Campbell Soup reported Wednesday that it swung to a loss in the fourth quarter, blaming the results in part on the “disappointing” performance of its fresh food business.
The company has diversified into fresh foods to offset the decline of its iconic canned soups and other packaged foods. Campbell Fresh includes refrigerated soups and the Bolthouse Farms’ lineup of fresh carrots, “super-premium” beverages and salad dressings.
But in the fourth quarter, the division’s sales fell 5% in the quarter to $223 million, reflecting lower sales in carrots and carrot ingredients, as well as in Bolthouse Farms premium refrigerated beverages.
Overall, Campbell Soup lost $81 million, or 26 cents a share, compared with a year-earlier profit of $17 million, or 5 cents a share. Sales edged down 0.4% to $1.69 billion.
“I am not pleased with the results of our fourth quarter,” Campbell CEO Denise Morrison said in a news release. “The performance of our Campbell Fresh business, driven predominantly by execution issues, is disappointing.”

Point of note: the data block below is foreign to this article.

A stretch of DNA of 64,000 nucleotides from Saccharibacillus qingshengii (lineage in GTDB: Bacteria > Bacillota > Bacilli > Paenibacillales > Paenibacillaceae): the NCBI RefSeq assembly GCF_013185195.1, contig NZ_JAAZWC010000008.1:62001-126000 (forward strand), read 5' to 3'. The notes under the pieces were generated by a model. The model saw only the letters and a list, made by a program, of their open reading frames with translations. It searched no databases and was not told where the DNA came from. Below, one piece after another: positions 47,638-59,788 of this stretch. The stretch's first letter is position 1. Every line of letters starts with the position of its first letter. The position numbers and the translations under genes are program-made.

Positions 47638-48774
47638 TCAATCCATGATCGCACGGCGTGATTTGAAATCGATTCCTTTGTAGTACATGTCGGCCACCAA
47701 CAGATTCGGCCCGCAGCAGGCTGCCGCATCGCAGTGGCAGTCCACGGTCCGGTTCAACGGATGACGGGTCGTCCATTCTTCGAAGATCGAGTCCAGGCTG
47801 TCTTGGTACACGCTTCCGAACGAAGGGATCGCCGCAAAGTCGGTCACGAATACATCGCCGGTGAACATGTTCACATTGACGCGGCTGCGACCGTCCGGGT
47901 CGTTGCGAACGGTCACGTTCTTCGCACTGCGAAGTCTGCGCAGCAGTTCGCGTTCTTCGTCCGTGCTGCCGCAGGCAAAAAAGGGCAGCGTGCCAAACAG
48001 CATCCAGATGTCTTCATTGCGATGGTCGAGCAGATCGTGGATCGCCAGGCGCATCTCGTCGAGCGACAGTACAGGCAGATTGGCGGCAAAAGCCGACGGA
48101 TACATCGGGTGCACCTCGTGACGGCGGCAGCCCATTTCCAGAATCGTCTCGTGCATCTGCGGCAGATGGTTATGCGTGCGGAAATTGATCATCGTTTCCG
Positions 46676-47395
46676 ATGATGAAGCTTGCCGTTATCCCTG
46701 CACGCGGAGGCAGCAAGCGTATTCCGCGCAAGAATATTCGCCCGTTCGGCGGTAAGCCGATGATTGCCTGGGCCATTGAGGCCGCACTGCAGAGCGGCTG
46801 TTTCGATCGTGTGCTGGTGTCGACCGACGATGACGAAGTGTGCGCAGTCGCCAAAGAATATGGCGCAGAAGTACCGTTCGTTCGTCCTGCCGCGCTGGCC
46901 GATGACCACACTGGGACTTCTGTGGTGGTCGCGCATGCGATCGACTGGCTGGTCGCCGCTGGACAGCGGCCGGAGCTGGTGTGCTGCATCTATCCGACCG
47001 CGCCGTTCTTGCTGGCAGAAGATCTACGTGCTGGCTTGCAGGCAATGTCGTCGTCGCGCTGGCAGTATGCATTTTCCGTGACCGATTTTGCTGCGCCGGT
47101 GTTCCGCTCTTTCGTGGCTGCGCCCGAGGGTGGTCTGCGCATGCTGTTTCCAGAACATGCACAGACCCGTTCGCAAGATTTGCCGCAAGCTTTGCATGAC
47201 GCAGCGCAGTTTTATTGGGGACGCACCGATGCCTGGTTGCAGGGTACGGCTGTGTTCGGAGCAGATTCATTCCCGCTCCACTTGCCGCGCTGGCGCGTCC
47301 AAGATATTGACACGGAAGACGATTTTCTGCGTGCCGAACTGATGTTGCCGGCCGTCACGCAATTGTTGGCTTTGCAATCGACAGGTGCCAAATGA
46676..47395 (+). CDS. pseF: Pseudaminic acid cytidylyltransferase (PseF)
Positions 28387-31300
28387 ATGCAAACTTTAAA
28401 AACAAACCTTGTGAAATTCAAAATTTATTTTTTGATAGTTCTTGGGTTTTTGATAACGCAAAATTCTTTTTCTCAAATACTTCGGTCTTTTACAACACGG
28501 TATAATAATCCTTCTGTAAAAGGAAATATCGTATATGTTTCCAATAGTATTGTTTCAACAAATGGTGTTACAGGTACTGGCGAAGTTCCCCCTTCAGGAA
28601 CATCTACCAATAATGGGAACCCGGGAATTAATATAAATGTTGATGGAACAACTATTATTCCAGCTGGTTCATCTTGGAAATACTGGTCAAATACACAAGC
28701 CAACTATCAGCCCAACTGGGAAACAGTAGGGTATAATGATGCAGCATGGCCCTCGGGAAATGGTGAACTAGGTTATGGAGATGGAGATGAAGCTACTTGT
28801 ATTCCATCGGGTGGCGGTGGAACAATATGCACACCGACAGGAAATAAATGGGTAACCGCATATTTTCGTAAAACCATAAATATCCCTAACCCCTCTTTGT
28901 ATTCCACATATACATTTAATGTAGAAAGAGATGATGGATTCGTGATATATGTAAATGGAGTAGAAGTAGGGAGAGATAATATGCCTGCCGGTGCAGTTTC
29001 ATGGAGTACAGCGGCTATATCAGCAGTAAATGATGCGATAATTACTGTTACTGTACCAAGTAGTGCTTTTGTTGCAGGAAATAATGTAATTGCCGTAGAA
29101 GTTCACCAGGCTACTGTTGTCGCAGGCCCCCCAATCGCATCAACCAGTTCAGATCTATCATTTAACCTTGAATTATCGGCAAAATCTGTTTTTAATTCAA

Investors weren’t pleased either, driving the company’s stock down 6.3%, to $56.91, in trading Wednesday.
“Some Wall Street analysts have questioned Ms. Morrison’s attempt to get in on the fresh-food fad because those businesses, especially Campbell’s carrot business, are significantly less profitable than selling shelf-stable foods like soup,” The Wall Street Journal noted.
Campbell’s soup and V8 juice division’s fourth-quarter sales were unchanged from a year ago, at $842 million, but profit increased 4% to $191 million. Campbell Fresh’s profit dipped 62% to $8 million.
Morrison, nevertheless, defended her strategy, insisting Campbell’s refrigerated salad dressings, fresh soups and protein drinks are a valuable toehold in the growing market for foods that connote health and wellness.
“We remain confident in our Campbell Fresh strategy and its ability to deliver long-term growth consistent with its portfolio role, as the business remains well-positioned to capitalize on the health and well-being consumer trend,” she said.
The company said it had corrected problems in its manufacturing equipment and process that led to protein drinks being spoiled and then recalled.